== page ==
The Los Angeles Clippers never could make their “Big Three” of Chris Paul, Blake Griffin, and DeAndre Jordan work, and the 2017-18 NBA Season has been quite a change for Doc Rivers.
After dealing Paul for Lou Williams, Patrick Beverley, Montrezl Harrell, and Sam Dekker, the Clippers clearly elected to restructure instead of truly rebuild. They also went out and signed a pure scorer in Danilo Gallinari, who, like Williams, takes a ton of scoring pressure (in theory) off Griffin.
Of course, there’s Jordan, a rebounding machine and athletic spectacle, but not someone who is terribly reliable on offense or from the line. Then, we have Austin Rivers, a player who has seen far more minutes on this Clippers team under his father than he likely would have elsewhere.
All in all, the Clippers appear much less promising now than in years past. It’s far too early to tell if the Clippers’ brief reign over LA basketball will come to a close with the Lakers’ Lonzo Ball era. Still, from a DFS perspective, there is plenty to love here, even with injuries. Let’s take a closer look.
Los Angeles Clippers Top Options
Blake Griffin – PF/C
Even with all his injury troubles, Griffin has had just one truly bad DFS performance, 26.75 DK points against the Warriors back in October. His increased shooting certainly helps, taking the most field goal attempts per game than in any season in the former Oklahoma Sooner’s NBA career. He’s also seen an uptick in points scored, assists, and free throw percentage. While it’s hard to link all those increases to Paul’s departure, it’s clear Griffin is at least attempting to take on more accountability in this offense.
One notable career high is Griffin’s three point attempts this season. In just 20 games, Griffin surpassed his career high for 3PA in a season (119 attempts vs. 113 attempts in 61 games last season). He’s averaging nearly six attempts from deep per game, giving him upside he never had prior. He’s also converting those attempts at a 35-percent clip. Griffin is the first Clipper you should be looking at in tournaments and Cash lineups.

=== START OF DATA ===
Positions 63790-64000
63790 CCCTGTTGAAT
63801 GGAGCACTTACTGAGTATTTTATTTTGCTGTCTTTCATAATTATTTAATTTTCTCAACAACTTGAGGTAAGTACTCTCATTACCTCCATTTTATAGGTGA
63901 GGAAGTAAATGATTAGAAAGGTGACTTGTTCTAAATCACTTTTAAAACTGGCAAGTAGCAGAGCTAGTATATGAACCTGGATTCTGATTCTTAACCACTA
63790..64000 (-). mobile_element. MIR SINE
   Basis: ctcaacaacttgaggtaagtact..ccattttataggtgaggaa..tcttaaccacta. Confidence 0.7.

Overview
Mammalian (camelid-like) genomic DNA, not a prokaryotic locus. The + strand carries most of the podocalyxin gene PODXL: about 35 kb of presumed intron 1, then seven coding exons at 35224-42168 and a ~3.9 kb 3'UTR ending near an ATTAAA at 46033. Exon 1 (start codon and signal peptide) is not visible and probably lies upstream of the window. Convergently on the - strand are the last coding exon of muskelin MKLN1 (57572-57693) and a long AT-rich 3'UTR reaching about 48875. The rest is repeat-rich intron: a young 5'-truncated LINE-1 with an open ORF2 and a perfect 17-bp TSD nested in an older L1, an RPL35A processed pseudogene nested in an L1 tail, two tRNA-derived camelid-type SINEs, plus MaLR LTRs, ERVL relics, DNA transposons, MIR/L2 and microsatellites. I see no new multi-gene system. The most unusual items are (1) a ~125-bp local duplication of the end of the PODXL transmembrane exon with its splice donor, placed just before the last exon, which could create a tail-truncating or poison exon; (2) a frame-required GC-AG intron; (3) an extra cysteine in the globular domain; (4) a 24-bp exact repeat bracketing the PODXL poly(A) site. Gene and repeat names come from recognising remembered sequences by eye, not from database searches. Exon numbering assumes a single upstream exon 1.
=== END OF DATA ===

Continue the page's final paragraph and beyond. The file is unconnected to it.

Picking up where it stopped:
DeAndre Jordan – C
Jordan has long been a fierce frontcourt presence due to his sheer size and physique, but his lack of finesse and precision has hindered his ability to elevate to elite status. Still, he’s a top option on this shallow, injury-riddled Clippers squad. For the fourth consecutive season, Jordan is averaging a double-double per game, which gives him instant appeal on DraftKings, specifically in Cash where that double-double bonus is a significant bump. He’s also averaging over 15 rebounds per game this season, his highest rebounding average in his 10 years with the Clippers.
Like Griffin, Jordan has had to do more without Paul to open up passing lanes and feed the frontcourt. That gives him a great floor in DFS, where his limited scoring upside is somewhat offset by his massive rebounding totals. While his blocks are down this season, he’s always been a dynamic rim protector. That athleticism gives him additional upside if you’re looking his way in tournaments.
Lou Williams – PG/SG
While injuries to Patrick Beverley and Danilo Gallinari weren’t enough to turn Williams into a starter (since, you know, he can’t seem to figure out how to play with the top unit anywhere), Williams has once again been a dominant scorer off the bench. He’s always a Sixth Man of the Year candidate, and this year is no different.
The veteran guard, for the first time in his career, is averaging over 20 points per game. He has been the lone stable Clippers option for DFS players. When the season started, no one would’ve picked Williams as a core Cash option night in and night out, but he is. His scoring upside (30+ real-life points six times in the first 33 games of the season) makes him an ever-appealing tournament play as well.
Austin Rivers – PG/SG
Rivers is fortunate to have his father as a head coach. The former Duke Blue Devil has spent the past few seasons attempting to develop his raw game under Doc, and he’s actually come quite a long ways. This season, without Paul at the point, Rivers is averaging real minutes (32 per game) and averaging almost 14 shots per night. While his field goal percentage is just 41 percent, he’s shooting just above 40 percent from 3-point land. Still, even in Paul’s absence, assists prove to be a weak category in Rivers’ game.
But the important thing is opportunity, and Rivers gets quite a bit of it. And he’s flashed upside at times, dropping 48.75 DraftKings points against the Memphis Grizzlies and 54 DK points against the Houston Rockets in December, along with five 30+ DK point performances in November. His upside gives him tournament appeal, while he’s a bit shaky for Cash. Even with all his minutes, Rivers still carries plenty of risk, as he’s more than capable of having off-nights. But those additional minutes, coupled with all the injuries to the starting lineup, give Rivers definitive appeal in tournaments.
Danilo Gallinari – SF/PF